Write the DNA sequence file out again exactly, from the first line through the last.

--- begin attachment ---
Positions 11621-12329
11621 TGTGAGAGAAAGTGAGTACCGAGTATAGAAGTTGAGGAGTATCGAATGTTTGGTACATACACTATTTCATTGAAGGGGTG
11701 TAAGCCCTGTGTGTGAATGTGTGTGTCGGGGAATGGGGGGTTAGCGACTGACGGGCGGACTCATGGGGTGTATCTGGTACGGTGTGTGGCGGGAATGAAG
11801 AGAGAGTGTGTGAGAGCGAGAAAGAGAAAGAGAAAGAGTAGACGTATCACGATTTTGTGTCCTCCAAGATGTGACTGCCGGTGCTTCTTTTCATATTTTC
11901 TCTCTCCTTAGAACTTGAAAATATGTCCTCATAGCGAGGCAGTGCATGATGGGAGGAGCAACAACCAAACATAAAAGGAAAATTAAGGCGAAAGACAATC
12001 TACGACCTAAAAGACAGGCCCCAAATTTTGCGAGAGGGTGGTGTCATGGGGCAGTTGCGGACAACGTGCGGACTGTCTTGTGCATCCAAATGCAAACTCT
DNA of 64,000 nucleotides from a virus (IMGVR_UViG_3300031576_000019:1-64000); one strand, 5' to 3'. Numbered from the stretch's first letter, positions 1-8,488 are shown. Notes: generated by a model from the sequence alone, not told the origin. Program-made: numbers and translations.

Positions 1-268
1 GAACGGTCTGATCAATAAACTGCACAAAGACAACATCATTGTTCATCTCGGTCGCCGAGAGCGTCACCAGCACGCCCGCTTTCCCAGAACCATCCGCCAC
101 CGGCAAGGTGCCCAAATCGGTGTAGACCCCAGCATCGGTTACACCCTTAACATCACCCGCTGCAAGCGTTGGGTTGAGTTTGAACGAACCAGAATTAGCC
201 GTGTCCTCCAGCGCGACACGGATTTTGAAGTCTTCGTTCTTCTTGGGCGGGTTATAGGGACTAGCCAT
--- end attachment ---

Positions 11621-12329
11621 TGTGAGAGAAAGTGAGTACCGAGTATAGAAGTTGAGGAGTATCGAATGTTTGGTACATACACTATTTCATTGAAGGGGTG
11701 TAAGCCCTGTGTGTGAATGTGTGTGTCGGGGAATGGGGGGTTAGCGACTGACGGGCGGACTCATGGGGTGTATCTGGTACGGTGTGTGGCGGGAATGAAG
11801 AGAGAGTGTGTGAGAGCGAGAAAGAGAAAGAGAAAGAGTAGACGTATCACGATTTTGTGTCCTCCAAGATGTGACTGCCGGTGCTTCTTTTCATATTTTC
11901 TCTCTCCTTAGAACTTGAAAATATGTCCTCATAGCGAGGCAGTGCATGATGGGAGGAGCAACAACCAAACATAAAAGGAAAATTAAGGCGAAAGACAATC
12001 TACGACCTAAAAGACAGGCCCCAAATTTTGCGAGAGGGTGGTGTCATGGGGCAGTTGCGGACAACGTGCGGACTGTCTTGTGCATCCAAATGCAAACTCT
DNA of 64,000 nucleotides from a virus (IMGVR_UViG_3300031576_000019:1-64000); one strand, 5' to 3'. Numbered from the stretch's first letter, positions 1-8,488 are shown. Notes: generated by a model from the sequence alone, not told the origin. Program-made: numbers and translations.

Positions 1-268
1 GAACGGTCTGATCAATAAACTGCACAAAGACAACATCATTGTTCATCTCGGTCGCCGAGAGCGTCACCAGCACGCCCGCTTTCCCAGAACCATCCGCCAC
101 CGGCAAGGTGCCCAAATCGGTGTAGACCCCAGCATCGGTTACACCCTTAACATCACCCGCTGCAAGCGTTGGGTTGAGTTTGAACGAACCAGAATTAGCC
201 GTGTCCTCCAGCGCGACACGGATTTTGAAGTCTTCGTTCTTCTTGGGCGGGTTATAGGGACTAGCCAT